Siddhartha’s life can be divided into two different stages: the time before his enlightenment and the time after that moment. Buddhist literature uses the term Bodhisattva (someone who is on the way to obtaining enlightenment) to refer to Siddhartha before he attained enlightenment, and the word Buddha is used to refer to Siddhartha from the time of his enlightenment.
Siddhartha’s caste was the Kshatriya caste (the warrior rulers caste). He belonged to the Sahkya clan and was born in the Gautama family. Because of this, he became to be known as Shakyamuni “sage of the Shakya clan”, which is the most common name used in the Mahayana literature to refer to the Buddha. His father was named Suddhodana and his mother, Maya. The Shakya state was located at at the foot of the Himalayas and Siddharta’s family was based in a city called Kapilavastu. Suddhodana was married to Maya and he also had (at least) a second wife, Mahaprajapati, who was Maya’s younger sister. It is probable that Suddhodana also had some concubines. It is believed that Siddhartha was born in Lumbini, present day Nepal, not far from Kapilavastu. Lumbini has been identified thanks to the Indian Emperor Ashoka, who visited the area in 248 BCE and erected a pillar with an inscription commemorating the birth of Siddhartha. He also built a wall around the village and ordered the building of four stupas to mark the spot. It is not absolutely certain that Siddhartha was actually born in Lumbini, but at least we know for certain that this was widely believed by the Buddhist community at the time of Ashoka and even earlier.
Maya died soon after Siddhartha was born, perhaps within days; the child was raised by Mahaprajapati. All accounts stress the extreme luxuries that surrounded Siddhartha while living in Kapilavastu. Yasodhara, possibly a cousin, was Siddhartha’s wife and they had only one son, Rahula.
The realization that he, like anyone else, could be subject to different forms of human suffering (disease, old age, and death) drove Siddhartha into a personal crisis. By the time he was 29, he abandoned his home and began to live as a homeless ascetic. Even though it is normally held that Siddhartha left home in secret, this legend is a later addition; early scriptures explicitly agree that he abandoned his home, “though his parents did not conscent and wept full of affliction”.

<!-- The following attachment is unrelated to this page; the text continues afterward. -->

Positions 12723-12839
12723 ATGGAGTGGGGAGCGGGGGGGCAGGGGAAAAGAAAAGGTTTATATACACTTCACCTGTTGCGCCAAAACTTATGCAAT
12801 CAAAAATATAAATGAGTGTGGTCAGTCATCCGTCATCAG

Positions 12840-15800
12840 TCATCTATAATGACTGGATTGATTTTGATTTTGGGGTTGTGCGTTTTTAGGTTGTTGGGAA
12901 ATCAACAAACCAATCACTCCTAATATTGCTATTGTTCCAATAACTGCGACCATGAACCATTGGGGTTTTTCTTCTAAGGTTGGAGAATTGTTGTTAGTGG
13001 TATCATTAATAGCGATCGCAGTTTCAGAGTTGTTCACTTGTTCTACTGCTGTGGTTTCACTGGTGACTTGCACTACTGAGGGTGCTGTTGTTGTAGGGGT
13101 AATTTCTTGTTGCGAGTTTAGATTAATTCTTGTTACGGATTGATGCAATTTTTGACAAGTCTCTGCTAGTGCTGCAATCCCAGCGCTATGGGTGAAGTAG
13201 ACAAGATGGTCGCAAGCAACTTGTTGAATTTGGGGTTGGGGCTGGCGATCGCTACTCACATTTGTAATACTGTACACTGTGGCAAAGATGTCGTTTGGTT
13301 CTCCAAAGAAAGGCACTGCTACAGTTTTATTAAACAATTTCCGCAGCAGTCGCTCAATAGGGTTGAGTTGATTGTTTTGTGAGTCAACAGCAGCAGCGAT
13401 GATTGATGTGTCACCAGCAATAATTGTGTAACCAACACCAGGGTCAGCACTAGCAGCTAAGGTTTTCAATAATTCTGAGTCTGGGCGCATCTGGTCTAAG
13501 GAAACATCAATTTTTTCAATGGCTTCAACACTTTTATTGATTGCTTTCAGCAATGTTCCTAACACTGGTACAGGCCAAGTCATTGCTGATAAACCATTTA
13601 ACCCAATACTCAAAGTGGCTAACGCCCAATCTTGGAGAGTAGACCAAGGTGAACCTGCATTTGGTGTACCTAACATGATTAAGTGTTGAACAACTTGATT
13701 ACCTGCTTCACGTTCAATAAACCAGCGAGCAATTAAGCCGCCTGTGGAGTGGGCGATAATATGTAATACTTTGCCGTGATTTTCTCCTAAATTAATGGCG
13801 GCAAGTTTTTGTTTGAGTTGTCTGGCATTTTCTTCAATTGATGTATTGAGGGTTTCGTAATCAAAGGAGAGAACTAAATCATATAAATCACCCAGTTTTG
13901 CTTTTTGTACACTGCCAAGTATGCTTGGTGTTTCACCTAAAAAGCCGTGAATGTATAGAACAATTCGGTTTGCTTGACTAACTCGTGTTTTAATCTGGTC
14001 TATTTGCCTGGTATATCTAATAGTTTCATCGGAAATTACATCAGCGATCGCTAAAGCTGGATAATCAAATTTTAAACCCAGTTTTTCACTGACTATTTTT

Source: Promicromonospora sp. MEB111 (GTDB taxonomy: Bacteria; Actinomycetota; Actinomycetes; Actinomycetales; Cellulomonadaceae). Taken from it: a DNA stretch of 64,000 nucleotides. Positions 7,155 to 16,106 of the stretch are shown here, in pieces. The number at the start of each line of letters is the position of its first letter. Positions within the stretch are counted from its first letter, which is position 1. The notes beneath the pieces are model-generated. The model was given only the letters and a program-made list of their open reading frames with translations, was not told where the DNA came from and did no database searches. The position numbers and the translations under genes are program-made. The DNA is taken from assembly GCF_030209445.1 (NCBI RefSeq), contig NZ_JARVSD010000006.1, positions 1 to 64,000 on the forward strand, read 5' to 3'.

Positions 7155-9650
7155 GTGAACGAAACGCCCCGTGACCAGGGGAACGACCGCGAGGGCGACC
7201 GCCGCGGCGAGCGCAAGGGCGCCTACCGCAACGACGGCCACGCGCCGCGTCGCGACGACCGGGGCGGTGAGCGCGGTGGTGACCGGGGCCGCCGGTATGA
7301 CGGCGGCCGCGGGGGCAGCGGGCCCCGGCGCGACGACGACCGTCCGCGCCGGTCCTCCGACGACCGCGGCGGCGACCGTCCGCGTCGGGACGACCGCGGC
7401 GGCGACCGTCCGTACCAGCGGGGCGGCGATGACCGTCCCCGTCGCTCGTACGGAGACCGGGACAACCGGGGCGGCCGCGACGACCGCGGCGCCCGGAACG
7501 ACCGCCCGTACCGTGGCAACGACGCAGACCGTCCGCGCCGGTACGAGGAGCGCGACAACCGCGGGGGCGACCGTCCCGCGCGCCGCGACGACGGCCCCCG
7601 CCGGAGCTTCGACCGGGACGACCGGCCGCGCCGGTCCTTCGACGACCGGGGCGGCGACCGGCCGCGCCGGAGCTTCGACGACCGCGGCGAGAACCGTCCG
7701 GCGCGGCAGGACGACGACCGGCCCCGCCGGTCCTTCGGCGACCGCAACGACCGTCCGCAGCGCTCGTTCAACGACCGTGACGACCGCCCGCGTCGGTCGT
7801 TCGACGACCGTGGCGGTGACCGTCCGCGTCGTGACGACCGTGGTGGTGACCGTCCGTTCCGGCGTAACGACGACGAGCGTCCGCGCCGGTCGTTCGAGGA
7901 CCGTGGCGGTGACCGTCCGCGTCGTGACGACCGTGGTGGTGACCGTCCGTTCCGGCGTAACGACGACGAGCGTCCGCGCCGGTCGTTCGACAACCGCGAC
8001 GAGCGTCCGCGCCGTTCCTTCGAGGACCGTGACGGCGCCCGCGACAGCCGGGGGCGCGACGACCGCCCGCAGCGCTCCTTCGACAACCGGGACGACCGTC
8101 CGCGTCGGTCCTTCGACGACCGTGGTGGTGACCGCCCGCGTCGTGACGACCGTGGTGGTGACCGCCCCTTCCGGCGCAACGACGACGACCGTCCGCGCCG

After leaving Kapilavastu, Siddhartha practised the yoga discipline under the direction of two of the leading masters of that time: Arada Kalama and Udraka Ramaputra. Siddhartha did not get the results he expected, so he left the masters, engaged in extreme asceticism, and he was joined by five followers. For a period of six years Siddhartha tried to attain his goal but was unsuccessful. After realizing that asceticism was not the way to attain the results he was looking for, he gave up this way of life. After eating a meal and taking a bath, Siddhartha sat down under a tree of the species ficus religiosa, where he finally attained Nirvana (perfect enlightenment) and became known as the Buddha.
Soon after this, the Buddha delivered his first sermon in a place named Sarnath, also known as the deer park, near the city of Varanasi. This was a key moment in the Buddhist tradition, traditionally known as the moment when the Buddha “set in motion the wheel of the law”. The Buddha explained the middle way between asceticism and a life of luxury, the four noble truths (suffering, its origin, how to end it, and the eightfold path or the path leading to the extinction of suffering), and the impersonality of all beings.
The Buddha’s first disciples joined him around this time, and the Buddhist monastic community, known as Sangha, was established. Sariputra and Mahamaudgalyayana were the two chief disciples of the Buddha. Mahakasyapa was also an important disciple who became the convener of the First Buddhist Council.
During his career, some kings and other rulers are described as followers of the Buddha. The Buddha’s adversary is reported to be Davadatta, his own cousin, who became a follower of the Buddha and turned out to be responsible for a schism of the Sangha, and he even tried to kill the Buddha.
The last days of the Buddha are described in detail in an ancient text named Mahaparinirvana Sutra. We are told that the Buddha visited Vaishali, where he fell ill and nearly died. Some accounts say that here the Buddha delivered his last sermon. After recovering, the Buddha travelled to Kushinagar. On his way, he accepted a meal from a smith named Cunda, which made him sick and led to his death. Once he reached Kushinagar, he encouraged his disciples to continue their activity one last time and he finally passed away.
The legacy of the Buddha
The turning point in Siddhartha’s life was attaining nirvana. The image of the Buddha meditating under a tree is as important in Buddhism as the image of Jesus Christ on the cross is to most Christians. What is the meaning of nirvana? What does it mean that Siddhartha Gautama achieved enlightenment thus becoming the Buddha (awakened)? The precise nature of the buddhahood is debated by various schools. Despite the fact that “nirvana” is a very popular expression in Buddhism, Buddhists have never reached full agreement on its meaning.